Summary : Passenger's new album 'Whispers' gets right to the heart of what meaningful, touching, and well played music can be.
Passenger’s new album, Whispers, comes on like what you’d expect from the somber, melancholy and uniquely lyrical musician. Traces of hope, harmony and love linger alongside pathways of woe and heartache, all intertwined with simple and arresting guitar underneath his soft rasp. Mike Rosenberg, a.k.a. Passenger, to many has only recently blown up due to the outrageous success of his 2013 hit, “Let Her Go,” an achingly catchy ballad about realizing the true value of your partner once he (or she) is gone. While much of his past music leans towards the sorrowful, don’t think Whispers is all tears and Kleenex. According to Passenger, this is his most “up” album to date.
Leading off is “Coins in a Fountain,” a drum circle-style track that brings up the illusion of just sitting around with your friend and jamming. The bongo drums underneath are a new touch not heard too often in his previous work, but they show up a couple times here. Standing out is a repeated lyric: “Love is the only song I’ll sing,” which pretty much sums up the feel of his entire musical catalog. They are all love songs in one way, to other people, to himself, or to life itself. “Coins in a Fountain” also ends rather abruptly, which is a trend I’ve seen from him.
“27” follow with a much more upbeat tone while keeping with the wistful themes – a pop introspection on growing up and taking stock of where you are in life. Passenger has always been incredibly honest in his songwriting, and many themes he delves into are universal to other musicians, but none more than this line: “Written six hundred songs, only twelve get sung.” It’s a painful reminder of the toil songwriters put in for years and years only to see their whole career summed up in a three-minute radio single. Yet, while Passenger may recognize it could be his own legacy under the weight of “Let Her Go,” he doesn’t seem to mind or give any hint of stopping.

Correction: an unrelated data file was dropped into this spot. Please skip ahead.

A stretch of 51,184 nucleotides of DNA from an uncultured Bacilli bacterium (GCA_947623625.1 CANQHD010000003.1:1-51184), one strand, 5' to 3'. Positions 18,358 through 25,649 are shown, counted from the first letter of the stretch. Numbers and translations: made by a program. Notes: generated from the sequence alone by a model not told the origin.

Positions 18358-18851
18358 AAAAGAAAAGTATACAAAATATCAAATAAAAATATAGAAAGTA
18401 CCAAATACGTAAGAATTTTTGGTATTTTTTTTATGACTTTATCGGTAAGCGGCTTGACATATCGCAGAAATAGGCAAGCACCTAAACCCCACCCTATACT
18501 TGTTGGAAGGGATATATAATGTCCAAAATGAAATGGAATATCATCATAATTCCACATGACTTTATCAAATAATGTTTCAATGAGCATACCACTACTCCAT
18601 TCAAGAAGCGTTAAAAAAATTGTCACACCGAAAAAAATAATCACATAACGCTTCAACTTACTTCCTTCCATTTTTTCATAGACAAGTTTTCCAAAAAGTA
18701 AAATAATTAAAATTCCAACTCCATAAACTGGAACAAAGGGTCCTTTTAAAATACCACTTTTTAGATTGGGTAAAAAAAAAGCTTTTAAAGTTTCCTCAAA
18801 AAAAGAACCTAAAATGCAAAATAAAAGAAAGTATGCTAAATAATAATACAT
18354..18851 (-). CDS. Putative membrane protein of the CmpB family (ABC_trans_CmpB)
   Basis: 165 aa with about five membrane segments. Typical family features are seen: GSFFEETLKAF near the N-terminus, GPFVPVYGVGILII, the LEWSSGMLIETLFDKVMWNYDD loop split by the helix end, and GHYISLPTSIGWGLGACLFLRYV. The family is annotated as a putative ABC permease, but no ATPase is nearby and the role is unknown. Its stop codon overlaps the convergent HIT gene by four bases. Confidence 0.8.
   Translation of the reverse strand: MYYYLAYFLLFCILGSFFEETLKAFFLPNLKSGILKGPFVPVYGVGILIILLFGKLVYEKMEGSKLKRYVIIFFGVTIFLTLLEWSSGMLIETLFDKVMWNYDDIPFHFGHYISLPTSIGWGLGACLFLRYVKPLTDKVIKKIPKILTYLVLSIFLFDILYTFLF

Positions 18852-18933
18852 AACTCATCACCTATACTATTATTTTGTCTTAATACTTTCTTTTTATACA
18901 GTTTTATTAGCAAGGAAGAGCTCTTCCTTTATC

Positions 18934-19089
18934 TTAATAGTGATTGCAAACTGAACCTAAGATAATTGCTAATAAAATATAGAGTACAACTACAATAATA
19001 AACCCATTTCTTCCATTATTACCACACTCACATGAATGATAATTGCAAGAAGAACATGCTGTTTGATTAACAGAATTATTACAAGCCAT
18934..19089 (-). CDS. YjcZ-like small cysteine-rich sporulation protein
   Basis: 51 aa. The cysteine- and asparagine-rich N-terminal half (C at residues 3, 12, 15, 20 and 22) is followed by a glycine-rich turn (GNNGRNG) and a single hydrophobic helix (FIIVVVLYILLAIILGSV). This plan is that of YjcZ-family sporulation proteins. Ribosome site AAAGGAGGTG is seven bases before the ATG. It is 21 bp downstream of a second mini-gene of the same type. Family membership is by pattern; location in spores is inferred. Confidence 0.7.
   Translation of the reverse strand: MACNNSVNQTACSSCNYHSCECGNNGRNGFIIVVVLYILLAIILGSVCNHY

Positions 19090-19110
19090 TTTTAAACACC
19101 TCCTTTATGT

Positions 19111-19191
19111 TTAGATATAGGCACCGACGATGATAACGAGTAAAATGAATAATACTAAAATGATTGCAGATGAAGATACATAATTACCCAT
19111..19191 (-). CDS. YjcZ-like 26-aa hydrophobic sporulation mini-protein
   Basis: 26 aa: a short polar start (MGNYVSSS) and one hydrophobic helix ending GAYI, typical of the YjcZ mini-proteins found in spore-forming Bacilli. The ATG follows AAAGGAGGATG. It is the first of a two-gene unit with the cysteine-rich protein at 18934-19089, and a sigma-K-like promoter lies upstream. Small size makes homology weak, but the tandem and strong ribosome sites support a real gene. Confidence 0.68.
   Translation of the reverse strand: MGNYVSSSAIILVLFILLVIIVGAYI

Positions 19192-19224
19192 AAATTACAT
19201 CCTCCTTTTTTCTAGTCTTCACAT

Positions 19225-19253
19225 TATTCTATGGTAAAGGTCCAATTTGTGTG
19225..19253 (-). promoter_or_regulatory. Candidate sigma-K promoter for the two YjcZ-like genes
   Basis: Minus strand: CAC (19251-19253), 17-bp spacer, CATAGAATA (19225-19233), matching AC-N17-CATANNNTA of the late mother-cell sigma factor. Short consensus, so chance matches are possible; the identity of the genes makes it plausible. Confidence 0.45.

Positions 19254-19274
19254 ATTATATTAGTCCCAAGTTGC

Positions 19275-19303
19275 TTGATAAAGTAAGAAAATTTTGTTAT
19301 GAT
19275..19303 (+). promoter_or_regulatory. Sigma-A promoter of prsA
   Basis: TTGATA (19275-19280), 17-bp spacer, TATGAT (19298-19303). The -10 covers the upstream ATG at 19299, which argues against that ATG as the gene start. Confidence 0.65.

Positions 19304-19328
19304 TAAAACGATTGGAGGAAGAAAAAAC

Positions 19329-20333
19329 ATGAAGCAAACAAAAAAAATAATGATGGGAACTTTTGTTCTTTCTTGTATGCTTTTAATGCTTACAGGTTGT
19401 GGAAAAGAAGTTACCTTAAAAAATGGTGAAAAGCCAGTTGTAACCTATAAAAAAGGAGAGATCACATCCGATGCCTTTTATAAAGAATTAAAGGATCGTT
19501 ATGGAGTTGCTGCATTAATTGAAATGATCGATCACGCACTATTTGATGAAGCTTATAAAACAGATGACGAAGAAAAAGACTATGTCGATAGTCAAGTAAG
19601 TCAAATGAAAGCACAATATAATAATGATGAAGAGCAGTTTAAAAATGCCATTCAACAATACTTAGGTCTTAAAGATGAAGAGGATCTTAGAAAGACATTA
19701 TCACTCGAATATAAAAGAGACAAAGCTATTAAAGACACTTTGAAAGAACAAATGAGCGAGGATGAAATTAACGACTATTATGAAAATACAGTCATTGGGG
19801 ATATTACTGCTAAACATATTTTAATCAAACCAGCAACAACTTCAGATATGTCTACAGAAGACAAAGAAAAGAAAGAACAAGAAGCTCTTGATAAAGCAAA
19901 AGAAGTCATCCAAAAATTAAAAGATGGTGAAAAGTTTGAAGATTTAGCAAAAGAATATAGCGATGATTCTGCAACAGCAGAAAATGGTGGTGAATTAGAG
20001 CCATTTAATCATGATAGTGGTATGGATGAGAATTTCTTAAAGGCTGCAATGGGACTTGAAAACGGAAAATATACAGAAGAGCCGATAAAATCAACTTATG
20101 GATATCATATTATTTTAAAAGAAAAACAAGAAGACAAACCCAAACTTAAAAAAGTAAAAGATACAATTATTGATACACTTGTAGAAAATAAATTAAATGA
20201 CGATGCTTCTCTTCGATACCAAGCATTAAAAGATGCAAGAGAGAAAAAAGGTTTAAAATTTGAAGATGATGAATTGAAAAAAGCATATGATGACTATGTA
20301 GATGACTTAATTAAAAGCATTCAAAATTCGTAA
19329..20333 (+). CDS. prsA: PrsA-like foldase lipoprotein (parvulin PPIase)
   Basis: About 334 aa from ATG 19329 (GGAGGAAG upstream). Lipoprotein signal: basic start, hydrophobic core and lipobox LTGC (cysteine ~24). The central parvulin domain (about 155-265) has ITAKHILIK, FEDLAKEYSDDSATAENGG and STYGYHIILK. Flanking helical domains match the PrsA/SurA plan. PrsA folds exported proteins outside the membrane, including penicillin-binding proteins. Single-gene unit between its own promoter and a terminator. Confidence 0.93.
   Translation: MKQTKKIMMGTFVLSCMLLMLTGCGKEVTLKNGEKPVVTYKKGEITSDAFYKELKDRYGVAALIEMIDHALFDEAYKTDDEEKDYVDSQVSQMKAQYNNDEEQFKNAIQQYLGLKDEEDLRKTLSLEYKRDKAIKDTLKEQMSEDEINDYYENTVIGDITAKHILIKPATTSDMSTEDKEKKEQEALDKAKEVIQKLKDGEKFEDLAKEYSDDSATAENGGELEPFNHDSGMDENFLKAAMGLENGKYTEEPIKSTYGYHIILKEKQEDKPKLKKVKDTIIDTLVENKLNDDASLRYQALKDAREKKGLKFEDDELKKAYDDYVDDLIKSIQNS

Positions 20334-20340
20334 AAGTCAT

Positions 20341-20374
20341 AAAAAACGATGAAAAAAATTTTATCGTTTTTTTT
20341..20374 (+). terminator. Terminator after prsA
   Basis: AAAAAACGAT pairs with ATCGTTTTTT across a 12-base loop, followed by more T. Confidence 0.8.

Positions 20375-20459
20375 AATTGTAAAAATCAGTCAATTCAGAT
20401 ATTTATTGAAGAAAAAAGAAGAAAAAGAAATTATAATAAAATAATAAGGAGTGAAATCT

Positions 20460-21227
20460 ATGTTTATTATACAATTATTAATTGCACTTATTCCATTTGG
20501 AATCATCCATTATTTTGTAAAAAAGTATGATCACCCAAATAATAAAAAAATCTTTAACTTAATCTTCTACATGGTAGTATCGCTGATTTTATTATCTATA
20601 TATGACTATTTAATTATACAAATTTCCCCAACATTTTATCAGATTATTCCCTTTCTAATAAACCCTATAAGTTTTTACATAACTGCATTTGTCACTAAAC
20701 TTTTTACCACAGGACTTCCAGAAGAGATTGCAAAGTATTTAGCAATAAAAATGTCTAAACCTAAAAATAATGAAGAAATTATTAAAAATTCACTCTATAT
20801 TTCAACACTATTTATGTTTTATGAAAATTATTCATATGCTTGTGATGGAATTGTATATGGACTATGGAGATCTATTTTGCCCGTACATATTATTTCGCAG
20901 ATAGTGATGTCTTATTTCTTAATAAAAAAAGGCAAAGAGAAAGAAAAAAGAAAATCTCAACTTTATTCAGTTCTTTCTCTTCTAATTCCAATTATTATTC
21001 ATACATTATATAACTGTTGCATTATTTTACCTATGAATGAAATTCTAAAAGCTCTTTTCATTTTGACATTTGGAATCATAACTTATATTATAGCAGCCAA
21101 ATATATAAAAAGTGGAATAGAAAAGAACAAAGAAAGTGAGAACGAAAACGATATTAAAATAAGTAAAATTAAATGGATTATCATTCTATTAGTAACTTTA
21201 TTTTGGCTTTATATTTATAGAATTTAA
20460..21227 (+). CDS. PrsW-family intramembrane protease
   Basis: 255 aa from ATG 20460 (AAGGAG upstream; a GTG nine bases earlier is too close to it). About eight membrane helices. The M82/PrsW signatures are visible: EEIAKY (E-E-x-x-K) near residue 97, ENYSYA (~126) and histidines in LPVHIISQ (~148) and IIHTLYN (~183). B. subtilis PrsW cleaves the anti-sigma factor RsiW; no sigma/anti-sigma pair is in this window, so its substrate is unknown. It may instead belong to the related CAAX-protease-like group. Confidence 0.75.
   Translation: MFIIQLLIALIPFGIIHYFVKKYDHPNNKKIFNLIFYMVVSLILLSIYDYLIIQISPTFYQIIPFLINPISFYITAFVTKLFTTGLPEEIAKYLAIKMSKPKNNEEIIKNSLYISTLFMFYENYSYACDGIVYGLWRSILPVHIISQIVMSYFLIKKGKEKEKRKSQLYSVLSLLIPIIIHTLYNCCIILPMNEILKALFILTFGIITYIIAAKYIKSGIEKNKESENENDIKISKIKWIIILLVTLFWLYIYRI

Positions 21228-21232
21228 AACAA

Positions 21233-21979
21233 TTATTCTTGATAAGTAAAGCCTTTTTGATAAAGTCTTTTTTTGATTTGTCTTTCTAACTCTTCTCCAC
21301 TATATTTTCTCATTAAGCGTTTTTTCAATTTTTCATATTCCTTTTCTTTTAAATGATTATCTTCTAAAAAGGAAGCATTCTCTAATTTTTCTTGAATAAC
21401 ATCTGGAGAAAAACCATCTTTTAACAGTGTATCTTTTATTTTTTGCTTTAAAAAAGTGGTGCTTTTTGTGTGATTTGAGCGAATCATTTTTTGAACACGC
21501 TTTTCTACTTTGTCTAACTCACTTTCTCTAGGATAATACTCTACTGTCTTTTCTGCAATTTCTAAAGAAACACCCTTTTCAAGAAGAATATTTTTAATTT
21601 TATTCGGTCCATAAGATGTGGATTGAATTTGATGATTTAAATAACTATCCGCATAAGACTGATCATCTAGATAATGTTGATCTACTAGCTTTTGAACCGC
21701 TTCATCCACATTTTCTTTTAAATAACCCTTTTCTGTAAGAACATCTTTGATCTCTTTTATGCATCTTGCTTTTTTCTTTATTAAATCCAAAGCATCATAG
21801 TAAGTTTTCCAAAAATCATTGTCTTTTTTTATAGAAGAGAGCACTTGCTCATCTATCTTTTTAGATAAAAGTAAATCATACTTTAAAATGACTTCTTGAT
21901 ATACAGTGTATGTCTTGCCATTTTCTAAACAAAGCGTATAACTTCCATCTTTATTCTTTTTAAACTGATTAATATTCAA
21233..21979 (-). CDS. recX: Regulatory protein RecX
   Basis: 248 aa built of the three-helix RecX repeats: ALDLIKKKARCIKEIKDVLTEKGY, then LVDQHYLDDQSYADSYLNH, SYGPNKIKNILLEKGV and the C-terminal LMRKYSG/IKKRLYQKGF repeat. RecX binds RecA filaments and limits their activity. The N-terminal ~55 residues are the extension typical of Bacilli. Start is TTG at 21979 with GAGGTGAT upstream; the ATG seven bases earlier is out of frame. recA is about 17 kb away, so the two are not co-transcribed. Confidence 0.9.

“Heart’s on Fire” slides in like a dark country clarion call. Love and longing mix touchingly with the violins. I found myself imaging Johnny Cash singing this song and it becoming an instant classic, like Cash’s remake of NIN’s “Hurt.”
“Bullets” continues down the countryside road with the musical additions of harmonica and slide guitar. It’s old school storytelling ending in vocals only portion, also reminiscent of “Let Her Go.” It also deals with the topic of growing old, which continues in the next rack, “Golden Leaves.” Here, Passenger paints a fragile allegory of aging symbolized by the turning colors of the leaves. It’s a slow dance for the last dance in your life.
“Thunder” lightens things up with a bouncing horn section and a rush of youthful freedom. “Rolling Stone,” another sudden stopper, is a somber introspection about moving in so many directions at once or chasing a dream so fervently that you worry you will leave everyone and everything behind. I would imagine this is a common theme among musicians who live months and years on the road away from any life they previously knew. Will it be there waiting when they get back?
“Start a Fire” is a traveling song with a soft beat and horns that sound like solitary streetlights in the New Orleans darkness, and “Whispers,” the title track, touches something Passenger has dealt with since I started listening to him. It centers around the soulful searcher, someone looking for that thing to fill the void, quench the thirst or dull the ache. It’s the worrying of the wandering. As he puts rather plainly, “I don’t know what I’m searching for/I should know by now.”
“Riding to New York” has drums that tap like a heartbeat. The song is a subconscious reminder of the inevitable and oncoming end for the rider on every train, but there is one last journey to the finish line before it all goes dark and the heartbeat drum goes silent.
Wrapping the album up is “Scare Away the Dark,” a musical challenge to live life to the fullest and to suck the brightness out of every moment and breath it in. It’s a rallying cry built around lines like, “If we all light up, we can scare away the dark.” As he has before, Passenger touches on the materialism and tech culture of the hyperconnected (mentioning YouTube, Twitter and hashtags). He poetically begs for listeners to get outside and learn to connect again without a Wifi connection.
In this latest album Passenger continues to churn out inspiring, touching, poetic, and charming songs that live in your heart like folk tales, teaching you to feel and think again while you sing along. Whispers shows that Passenger has no signs of stopping, slowing down or resting on the phenomenal success of “Let Her Go.” Keep looking for more from Passenger and keep listening. It will do your heart good.Powered by Sidelines